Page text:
• Hardware Inspection: Inspect the closing mechanism and hardware for wear; replace if necessary.
  • Drainage: Ensure the weep holes are clear of debris to prevent water buildup.

Picture Windows

  • Sealant Inspection: Annually inspect the exterior sealants for gaps or cracks to prevent leaks.
  • Cleaning: Use non-abrasive cleaners to avoid scratching the glass.

Bay/Bow Windows

  • Structural Support: Periodically check the support cables or braces to ensure stability.
  • Joint Sealing: Check and reseal any gaps along the window joints to maintain energy efficiency.

Window Frames

  • Vinyl Frames: Clean with a mild detergent; check for warping or heat damage.
  • Wood Frames: Look for signs of rot or water damage; repaint or reseal as needed.
  • Metal Frames: Check for rust or corrosion; treat with rust inhibitor and repaint if necessary.

General Maintenance Tips

  • Cleaning: Regularly clean windows to prevent dirt buildup that can damage tracks and frames.
  • Inspection: Conduct seasonal inspections for any signs of damage or wear.
  • Repairs: Address issues like cracked glass or damaged frames promptly to maintain structural integrity.
  • Professional Help: For complex issues, consider hiring a professional to ensure proper repair and maintenance.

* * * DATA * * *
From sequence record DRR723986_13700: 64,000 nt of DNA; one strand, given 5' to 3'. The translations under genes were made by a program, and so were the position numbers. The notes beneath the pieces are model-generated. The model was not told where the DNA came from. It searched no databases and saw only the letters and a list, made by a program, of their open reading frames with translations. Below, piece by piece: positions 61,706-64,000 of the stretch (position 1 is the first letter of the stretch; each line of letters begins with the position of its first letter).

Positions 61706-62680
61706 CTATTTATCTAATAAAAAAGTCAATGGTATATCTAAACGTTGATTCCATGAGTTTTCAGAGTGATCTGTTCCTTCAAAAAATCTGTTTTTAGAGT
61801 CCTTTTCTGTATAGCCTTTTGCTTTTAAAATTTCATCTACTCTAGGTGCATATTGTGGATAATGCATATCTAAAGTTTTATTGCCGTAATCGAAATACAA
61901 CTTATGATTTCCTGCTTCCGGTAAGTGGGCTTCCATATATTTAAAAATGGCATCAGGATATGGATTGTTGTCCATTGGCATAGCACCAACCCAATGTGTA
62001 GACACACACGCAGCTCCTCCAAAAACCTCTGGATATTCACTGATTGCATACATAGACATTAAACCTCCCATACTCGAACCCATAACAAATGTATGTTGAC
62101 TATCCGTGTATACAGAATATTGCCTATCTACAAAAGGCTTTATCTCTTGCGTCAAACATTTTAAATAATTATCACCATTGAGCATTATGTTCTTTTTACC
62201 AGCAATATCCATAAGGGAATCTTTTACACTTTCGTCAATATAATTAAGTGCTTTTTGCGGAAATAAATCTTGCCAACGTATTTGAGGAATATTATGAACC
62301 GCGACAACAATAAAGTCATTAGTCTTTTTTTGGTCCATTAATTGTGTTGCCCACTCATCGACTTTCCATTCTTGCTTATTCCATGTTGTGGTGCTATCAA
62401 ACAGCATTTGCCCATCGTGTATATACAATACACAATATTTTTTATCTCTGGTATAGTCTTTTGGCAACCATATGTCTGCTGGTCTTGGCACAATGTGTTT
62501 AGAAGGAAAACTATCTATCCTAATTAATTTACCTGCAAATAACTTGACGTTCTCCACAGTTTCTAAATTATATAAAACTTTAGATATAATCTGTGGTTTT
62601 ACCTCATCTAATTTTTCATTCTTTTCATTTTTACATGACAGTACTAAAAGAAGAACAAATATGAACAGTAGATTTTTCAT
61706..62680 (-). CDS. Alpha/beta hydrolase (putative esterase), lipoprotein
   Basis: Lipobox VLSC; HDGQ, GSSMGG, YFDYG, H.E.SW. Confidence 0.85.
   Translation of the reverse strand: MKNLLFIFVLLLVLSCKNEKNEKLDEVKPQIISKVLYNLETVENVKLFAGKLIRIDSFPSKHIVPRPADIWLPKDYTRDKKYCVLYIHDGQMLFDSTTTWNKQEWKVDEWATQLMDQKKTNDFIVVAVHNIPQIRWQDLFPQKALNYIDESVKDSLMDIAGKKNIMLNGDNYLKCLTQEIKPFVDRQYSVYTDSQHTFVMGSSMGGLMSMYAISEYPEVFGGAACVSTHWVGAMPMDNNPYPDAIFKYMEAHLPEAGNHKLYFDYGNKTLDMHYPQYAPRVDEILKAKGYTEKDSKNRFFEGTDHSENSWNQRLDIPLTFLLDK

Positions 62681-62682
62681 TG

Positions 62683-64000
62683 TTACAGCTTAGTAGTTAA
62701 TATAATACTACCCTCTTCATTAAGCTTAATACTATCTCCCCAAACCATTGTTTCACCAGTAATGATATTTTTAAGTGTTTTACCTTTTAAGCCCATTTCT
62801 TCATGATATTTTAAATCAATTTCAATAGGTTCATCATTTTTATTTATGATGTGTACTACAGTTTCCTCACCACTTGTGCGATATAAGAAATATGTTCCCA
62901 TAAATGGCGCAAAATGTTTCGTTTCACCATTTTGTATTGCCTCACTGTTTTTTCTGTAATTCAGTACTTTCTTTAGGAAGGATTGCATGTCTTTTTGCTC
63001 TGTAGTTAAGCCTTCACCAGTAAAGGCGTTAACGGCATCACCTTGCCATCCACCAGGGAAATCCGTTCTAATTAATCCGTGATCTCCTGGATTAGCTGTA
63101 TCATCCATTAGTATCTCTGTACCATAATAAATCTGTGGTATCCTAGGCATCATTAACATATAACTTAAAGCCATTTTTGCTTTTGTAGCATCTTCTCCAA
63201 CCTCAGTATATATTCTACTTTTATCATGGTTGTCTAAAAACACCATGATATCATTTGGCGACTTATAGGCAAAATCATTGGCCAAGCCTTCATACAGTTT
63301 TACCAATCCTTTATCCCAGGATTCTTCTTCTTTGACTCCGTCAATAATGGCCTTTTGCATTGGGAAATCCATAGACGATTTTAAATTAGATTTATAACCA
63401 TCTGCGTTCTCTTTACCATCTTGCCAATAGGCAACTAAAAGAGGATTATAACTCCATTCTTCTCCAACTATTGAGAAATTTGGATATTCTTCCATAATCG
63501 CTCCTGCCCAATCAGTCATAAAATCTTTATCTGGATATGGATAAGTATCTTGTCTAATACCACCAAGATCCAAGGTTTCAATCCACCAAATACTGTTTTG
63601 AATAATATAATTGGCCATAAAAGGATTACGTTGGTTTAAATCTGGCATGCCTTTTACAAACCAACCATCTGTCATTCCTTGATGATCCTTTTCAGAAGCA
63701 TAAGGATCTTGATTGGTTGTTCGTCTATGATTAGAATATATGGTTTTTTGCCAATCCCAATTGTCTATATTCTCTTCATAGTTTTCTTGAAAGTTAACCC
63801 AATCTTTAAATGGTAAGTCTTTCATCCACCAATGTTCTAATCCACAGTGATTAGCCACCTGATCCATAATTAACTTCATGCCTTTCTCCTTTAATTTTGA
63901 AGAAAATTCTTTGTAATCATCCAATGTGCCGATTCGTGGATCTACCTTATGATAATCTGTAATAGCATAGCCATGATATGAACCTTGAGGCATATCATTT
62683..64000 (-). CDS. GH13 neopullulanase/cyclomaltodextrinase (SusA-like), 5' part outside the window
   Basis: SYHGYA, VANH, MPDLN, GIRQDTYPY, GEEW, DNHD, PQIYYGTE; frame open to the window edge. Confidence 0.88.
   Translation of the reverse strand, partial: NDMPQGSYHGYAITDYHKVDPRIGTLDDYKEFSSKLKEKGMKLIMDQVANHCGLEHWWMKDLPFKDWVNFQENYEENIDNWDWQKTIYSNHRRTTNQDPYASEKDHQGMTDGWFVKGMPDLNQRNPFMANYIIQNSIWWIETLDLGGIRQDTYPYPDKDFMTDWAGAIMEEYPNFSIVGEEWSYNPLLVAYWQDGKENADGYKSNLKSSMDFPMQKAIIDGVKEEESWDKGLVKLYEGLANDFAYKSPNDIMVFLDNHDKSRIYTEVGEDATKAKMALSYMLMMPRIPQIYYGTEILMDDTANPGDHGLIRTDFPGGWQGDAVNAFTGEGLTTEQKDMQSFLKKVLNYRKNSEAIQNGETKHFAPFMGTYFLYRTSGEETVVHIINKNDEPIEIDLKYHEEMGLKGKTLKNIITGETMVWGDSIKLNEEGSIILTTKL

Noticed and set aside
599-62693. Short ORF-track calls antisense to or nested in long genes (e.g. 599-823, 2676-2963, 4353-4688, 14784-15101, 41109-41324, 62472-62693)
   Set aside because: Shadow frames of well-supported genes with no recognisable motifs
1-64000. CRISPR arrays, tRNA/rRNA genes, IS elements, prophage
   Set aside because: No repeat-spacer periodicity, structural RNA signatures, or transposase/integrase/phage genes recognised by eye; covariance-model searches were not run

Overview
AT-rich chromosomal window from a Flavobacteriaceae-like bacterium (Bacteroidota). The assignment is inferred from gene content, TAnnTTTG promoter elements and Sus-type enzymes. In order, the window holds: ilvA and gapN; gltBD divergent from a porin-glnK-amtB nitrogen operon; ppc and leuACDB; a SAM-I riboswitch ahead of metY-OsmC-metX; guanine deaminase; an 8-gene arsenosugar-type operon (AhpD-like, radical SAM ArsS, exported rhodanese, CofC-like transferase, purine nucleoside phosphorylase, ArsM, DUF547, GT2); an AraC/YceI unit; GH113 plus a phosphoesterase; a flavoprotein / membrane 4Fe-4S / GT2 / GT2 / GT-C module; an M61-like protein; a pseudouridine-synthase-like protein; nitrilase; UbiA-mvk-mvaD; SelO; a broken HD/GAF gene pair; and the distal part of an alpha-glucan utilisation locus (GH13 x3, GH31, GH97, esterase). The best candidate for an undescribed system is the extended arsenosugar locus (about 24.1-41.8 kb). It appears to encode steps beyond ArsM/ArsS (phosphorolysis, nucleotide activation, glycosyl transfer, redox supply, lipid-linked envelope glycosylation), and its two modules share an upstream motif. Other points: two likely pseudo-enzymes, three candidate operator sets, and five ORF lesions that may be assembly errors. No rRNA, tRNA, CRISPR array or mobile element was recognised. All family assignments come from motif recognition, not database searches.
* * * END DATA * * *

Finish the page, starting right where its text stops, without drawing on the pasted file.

Remember, consistent care and maintenance of your barndominium windows not only extend their lifespan but also enhance your home’s energy efficiency and comfort.

How can you add security features into windows?

Adding security features to windows is crucial for enhancing the safety of your barndominium. Here are practical ways to fortify your windows against break-ins and ensure peace of mind:

  • Window Locks: Upgrade standard locks with high-quality, tamper-resistant locks. For double-hung windows, consider adding pin locks, and for sliding windows, use key-operated locks or a charley bar.
  • Impact-Resistant Glass: Install windows with impact-resistant glass, which is designed to withstand heavy impacts and extreme weather conditions. This type of glass is harder to break, offering an additional layer of security.
  • Window Alarms: Attach window alarms that trigger a loud noise when the window is opened or broken. This can deter intruders and alert you to potential security breaches.
  • Security Films: Apply security film to your window glass. This clear film makes the glass harder to break and can hold the glass together even if shattered, preventing easy entry.
  • Window Bars or Grilles: For ground-level or accessible windows, consider installing decorative bars or grilles. These can be designed to match your home’s aesthetic while providing a physical barrier to entry.